No, I think people got the idea theaters might not be safe when a real person shot up a theater in real life. It had nothing to do with games.

Anonymous Coward says:

It’s pretty difficult to create an accurate Cinemark cinema in a block-building world.

Firstly it’s hard to create teenagers having noisy sex across 2 or three seats near the front during childrens movies..(seriously).

Also hard to re-create the embedded dirt, popcorn and occasional human feces found on the floors in some rows after various films are shown…..

However I’m sure theres a way to create a block to resemble the (illegal) wages paid to staff that drop below minimum due to ‘claw-backs’…

Anonymous Coward says:

Clearly not thinking this through.

If software developers have to suppress trademarks in user content, they will do it portably and extensibly, like they do with everything else. Which means that embedding those filters in other products becomes trivial.

And personally, I’ve been waiting for an RBL that will backtrace any content or product owned by a particular trademark holder or one of his subsidiaries for some time now.

It will happen eventually. I think the MPAA is aware of that, which is why they’ve been floating so much FUD trying to make society afraid of software developers. (hackers are going to take down the grid!)

Really this comes down to a race between us depriving these guys of their strangle hold on the American consciousness, and them pimping the country hard enough that the state eventually starts rounding us up and putting us in cattle cars on their behalf. We’ll win. But it doesn’t hurt to hedge ones bets.

IMHO sensible hackers should consider joining the CMP or other shooting club. It doesn’t matter where you come down on gun control. Organized self defense is a skill that when called upon, doesn’t give you a choice to opt out.

Andrew Bereza says:

"A multiplayer sandbox game where users can create their own "worlds" using blocks"

This statement represents just how badly techdirt has misinterpreted what ROBLOX is. This is like calling YouTube “An online video editor where users can upload multiple clips and add audio, which puts it somewhere in between Windows Movie Maker and Adobe Flash”

ROBLOX isn’t a multiplayer game, its a platform. Several game creators, many of them underaged, have pulled in six figures of real-life revenue from their “worlds using blocks.” ROBLOX has dished out millions of dollars to content creators on its platform, and it allows creators like myself to publish their games on Xbox One, Android and iOS.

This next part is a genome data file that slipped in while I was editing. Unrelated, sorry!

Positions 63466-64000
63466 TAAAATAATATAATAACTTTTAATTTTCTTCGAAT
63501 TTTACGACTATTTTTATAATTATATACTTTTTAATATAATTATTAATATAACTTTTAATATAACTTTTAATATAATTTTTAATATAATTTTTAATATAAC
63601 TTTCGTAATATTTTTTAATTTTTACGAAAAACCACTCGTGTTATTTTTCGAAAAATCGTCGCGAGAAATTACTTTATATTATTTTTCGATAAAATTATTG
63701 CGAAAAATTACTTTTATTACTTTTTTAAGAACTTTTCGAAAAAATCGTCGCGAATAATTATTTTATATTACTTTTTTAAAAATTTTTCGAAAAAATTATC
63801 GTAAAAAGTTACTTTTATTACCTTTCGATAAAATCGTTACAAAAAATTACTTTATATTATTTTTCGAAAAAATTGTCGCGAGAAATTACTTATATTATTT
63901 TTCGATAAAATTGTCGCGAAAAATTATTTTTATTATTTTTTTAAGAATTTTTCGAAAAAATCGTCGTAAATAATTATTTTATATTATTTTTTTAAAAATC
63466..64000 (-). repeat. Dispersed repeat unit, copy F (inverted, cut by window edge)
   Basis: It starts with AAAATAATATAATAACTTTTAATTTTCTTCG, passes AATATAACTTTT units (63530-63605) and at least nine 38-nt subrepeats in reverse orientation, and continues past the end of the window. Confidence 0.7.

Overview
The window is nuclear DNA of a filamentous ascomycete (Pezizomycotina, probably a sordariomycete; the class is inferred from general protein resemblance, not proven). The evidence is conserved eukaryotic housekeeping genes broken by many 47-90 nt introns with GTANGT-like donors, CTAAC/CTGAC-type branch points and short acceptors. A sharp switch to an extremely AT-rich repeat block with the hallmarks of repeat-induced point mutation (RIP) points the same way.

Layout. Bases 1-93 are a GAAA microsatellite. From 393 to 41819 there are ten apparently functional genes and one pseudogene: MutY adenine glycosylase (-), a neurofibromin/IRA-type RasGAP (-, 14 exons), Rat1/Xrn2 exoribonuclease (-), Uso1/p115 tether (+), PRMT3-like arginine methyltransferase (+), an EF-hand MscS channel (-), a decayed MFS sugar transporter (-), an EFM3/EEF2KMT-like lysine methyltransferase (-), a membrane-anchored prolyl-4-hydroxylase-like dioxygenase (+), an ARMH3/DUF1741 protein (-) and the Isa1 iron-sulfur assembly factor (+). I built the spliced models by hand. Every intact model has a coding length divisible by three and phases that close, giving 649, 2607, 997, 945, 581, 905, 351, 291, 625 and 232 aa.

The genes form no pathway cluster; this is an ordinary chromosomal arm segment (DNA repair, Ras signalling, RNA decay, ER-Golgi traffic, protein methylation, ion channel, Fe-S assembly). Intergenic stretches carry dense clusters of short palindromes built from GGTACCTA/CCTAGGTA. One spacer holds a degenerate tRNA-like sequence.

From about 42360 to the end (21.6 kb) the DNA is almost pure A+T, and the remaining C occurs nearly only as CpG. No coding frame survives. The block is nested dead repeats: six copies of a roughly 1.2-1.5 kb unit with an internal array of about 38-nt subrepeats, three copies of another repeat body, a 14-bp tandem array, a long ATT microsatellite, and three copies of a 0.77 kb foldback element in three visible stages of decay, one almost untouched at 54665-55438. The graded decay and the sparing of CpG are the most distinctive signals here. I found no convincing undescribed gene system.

ROBLOX games are built in LUA, an actual scripting language which can take years to fully master. ROBLOX also allows its users to upload 3D .fbx files, basically allowing them to create 3D environments with insane complexity.

This article is misinformed and lazy. It makes ROBLOX look like a fun little building toy when in reality it is paving the way for (and paying for the college tuition of) the next generation of video game developers.

David says:

Re: "A multiplayer sandbox game where users can create their own "worlds" using blocks"

You skid, LUA? Really, LUA? I agree with a lot you said, but when I saw LUA, I really don’t think you grasp the concept of coding at all. It’s Lua, there’s a massive difference. You don’t even know the name of the language you’re scripting in.

Kyle Hulse says:

Re: Re: "A multiplayer sandbox game where users can create their own "worlds" using blocks"

First things first, learn proper English. ‘Skid’ is not a word.

LUA is a pretty standard programming language, get off your high horse. I am a pretty popular game developer on ROBLOX, and I also use Unity. I stuck with ROBLOX.

They provide server-space, access to all platforms and an amazing development environment.

ROBLOX is currently paying my College tuition fees.


smashduck (profile) says:

Re: "A multiplayer sandbox game where users can create their own "worlds" using blocks"

In regard to your statement regarding what roblox is, I would like to give a few thoughts.
The comparison of ROBLOX to Minecraft and Second Life was supposed to be an easy to understand analogy. Going into more detail would be pretty much useless and would prolong the article. They are not misinformed and lazy, in fact, they provided the most information I could find, and any other discussions talked about this article or linked to it. The flaw with your arguement is that you’re looking it from an insider’s perspective. Outsiders who don’t know about roblox can easily understand the core concept.

I would also like to point out that it’s lua, not LUA.

smashduck (profile) says:

Re: Re: "A multiplayer sandbox game where users can create their own "worlds" using blocks"

I just realized how convoluted and unclear my first arguement was.
Here, let me clarify.
I don’t really agree with both sides. I do agree that they could have given a better analogy to explain roblox quickly, but I think we should cut them some slack, really.
The main purpose of this article was to inform people that Cinemark is suing a gaming platform with user generated content.

An ideal explanation would go along the lines of this:
ROBLOX is a social interactive platform where members can play and develop games, interact with others with groups, and trade items in a stock market-esque economy.

MAX_GEE says:

Cinemark clearly doesn’t understand user generated content very well, lmao.